When starting a new project, it can be tedious and time-consuming to set up everything from scratch. Fortunately, Maven has built-in functionality which allows you to generate a project from a template. This template is called archetype.
There is a number of archetypes available which allow you to create various types of projects.
You can even create your own archetypes and share them with others.
You can generate your project from an archetype in your command line using the following command via Maven Archetype Plugin:
In the example above, you specify just identifiers of your archetype and the command starts in the interactive mode and asks you for all the required information such as groupId, artifactId and version of your new project. You enter these in your terminal, and the project is generated for you.
However, you can specify all these upfront, so no interaction is needed from your side. This can be useful, for example, when generating a project as a part of some automated script which should not have any user interaction.
-DartifactId=my-app -DgroupId=com.example -Dversion=1.0-SNAPSHOT -DinteractiveMode=false
Generating projects in IDEA from archetypes is easy. Just go to:
File → New → Project... → Maven
Here all you need to do is check
Create from archetype and select your desired one.
However, the amount of archetypes listed is fairly limited. Fortunately, you can add any available archetype by clicking
Now you can continue with creating your Maven project as usual.
Not only you can use existing archetypes, but you can also quite easily create your own.
The easiest way is to have an existing project and use the Maven Archetype Plugin to generate an archetype from it. It is actually quite easy.
The resulting archetype is generated in
Before you can use it, though, you need to install the archetype in your local repository. Just go to the directory
target/generated-sources/archetype and run
You can actually generate your own custom archetype using a Maven archetype. This way all the scaffolding is created for you.
Now all you need to do is to copy over the files which should be part of your generated project. The target location of your files is described below.
In the artifact's root directory, there is a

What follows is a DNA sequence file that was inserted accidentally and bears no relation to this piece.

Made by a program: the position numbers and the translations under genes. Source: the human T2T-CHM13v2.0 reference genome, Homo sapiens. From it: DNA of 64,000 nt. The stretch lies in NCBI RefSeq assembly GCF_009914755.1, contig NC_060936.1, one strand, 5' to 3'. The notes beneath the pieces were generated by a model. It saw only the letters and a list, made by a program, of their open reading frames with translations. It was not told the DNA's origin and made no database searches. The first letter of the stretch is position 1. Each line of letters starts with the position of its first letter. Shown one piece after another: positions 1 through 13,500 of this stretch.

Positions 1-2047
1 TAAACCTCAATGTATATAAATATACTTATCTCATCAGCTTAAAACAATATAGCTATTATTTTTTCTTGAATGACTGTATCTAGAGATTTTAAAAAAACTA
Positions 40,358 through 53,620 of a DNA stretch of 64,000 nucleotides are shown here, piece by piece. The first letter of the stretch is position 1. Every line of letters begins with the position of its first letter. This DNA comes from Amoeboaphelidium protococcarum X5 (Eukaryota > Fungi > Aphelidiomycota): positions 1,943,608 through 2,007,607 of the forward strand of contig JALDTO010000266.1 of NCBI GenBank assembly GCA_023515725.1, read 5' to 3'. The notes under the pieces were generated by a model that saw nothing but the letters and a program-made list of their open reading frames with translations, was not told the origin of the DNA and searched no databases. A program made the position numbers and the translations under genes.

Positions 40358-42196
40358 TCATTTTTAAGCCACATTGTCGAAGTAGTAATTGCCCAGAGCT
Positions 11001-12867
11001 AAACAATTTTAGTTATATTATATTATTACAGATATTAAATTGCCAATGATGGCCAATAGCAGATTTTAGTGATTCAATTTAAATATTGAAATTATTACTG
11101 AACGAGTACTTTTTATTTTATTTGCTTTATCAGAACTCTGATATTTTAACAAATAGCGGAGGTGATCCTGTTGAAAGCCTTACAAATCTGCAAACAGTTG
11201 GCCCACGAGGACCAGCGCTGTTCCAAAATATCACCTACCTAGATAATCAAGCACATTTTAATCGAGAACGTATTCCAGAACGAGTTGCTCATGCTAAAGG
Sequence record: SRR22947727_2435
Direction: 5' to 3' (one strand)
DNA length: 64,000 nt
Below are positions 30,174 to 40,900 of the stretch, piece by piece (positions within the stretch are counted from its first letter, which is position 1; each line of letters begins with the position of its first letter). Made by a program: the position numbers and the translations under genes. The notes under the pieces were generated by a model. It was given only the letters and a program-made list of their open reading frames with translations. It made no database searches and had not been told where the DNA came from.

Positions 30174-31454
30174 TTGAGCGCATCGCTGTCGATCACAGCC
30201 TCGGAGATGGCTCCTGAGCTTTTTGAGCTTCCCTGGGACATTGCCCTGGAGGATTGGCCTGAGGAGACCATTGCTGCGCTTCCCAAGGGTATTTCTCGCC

pom.xml file of the archetype. You can see the packaging
maven-archetype. You can customize build of your archetype here as with any other pom.
However, there is another
pom.xml file located under
src\main\resources\archetype-resources which is the pom file of the generated project. Here you can make any changes, which should be presented in the resulting project's pom.
You can put any source files, which need to be part of the output project under
Each archetype contains a special XML file with the archetype configuration, which can be found under:
Here you can configure the archetype itself - for example, files which should be included, properties needed, and so on. A simple version can look something like this:
<fileSet filtered="true" packaged="true">
You can check configuration details in the official documentation.
Maven archetypes are a great built-in way of generating project scaffolding. However, there are more alternatives worth exploring, which may be better suited in some cases.
If you prefer Gradle over Maven, working with archetypes gets a little trickier because Gradle currently does not support generating projects from archetypes directly.
There is an unofficial Gradle Archetype Plugin, which you can use to work with Maven archetypes.
As an alternative, you can generate your project first using Maven from an archetype and then convert it to a Gradle project by using the following command in the directory with your
When working with Spring Boot, you can still use Maven archetypes, but there is a better, way more powerful tool offered directly by Spring.
It is called Spring Initializr. It is a simple wizard, where you can define many options for your application, and then it generates your project based on your choices.
You can configure various options such as:
- Language: Java, Kotlin or Groovy
- Spring version
- Java version
- Maven / Gradle
- Jar/War packaging
- Dependencies such as DB, Security, Web, Actuator and many more
You can see there is a lot of configuration options to choose from. Also, you can see that unlike with Maven archetypes, you can generate your project even when using Gradle.
Instead of using the default web interface, there is even a more convenient way of generating your project directly in IntelliJ IDEA.
File → New Project → Spring Initializr
What's interesting is that unlike Maven, it is not focused solely on the JVM ecosystem. You can generate a project for pretty much any language or framework and their combinations.
That means you can have a generator for an application with Java backend, React frontend and Docker integration. Or anything else you can think of as there are many generators available.
JHipster is actually a Yeoman generator under a hood. It allows you to generate Spring Boot projects with Frontend in Either React, Angular or Vue.
There is much more, though. It optionally supports microservices and cloud deployment. It integrates sass, webpack, bootstrap, various databases, ELK, caching, Docker, WebSockets, and much more.
It is definitely worth checking if you want to easily generate your whole application front to back with a standardized opinionated stack.
Maven archetypes offer you an easy way to generate basic project scaffolding for various project types without the hassle of a manual approach. Still, there are some alternatives mentioned above which may be better in some cases such as Spring Boot Initializr or JHipster.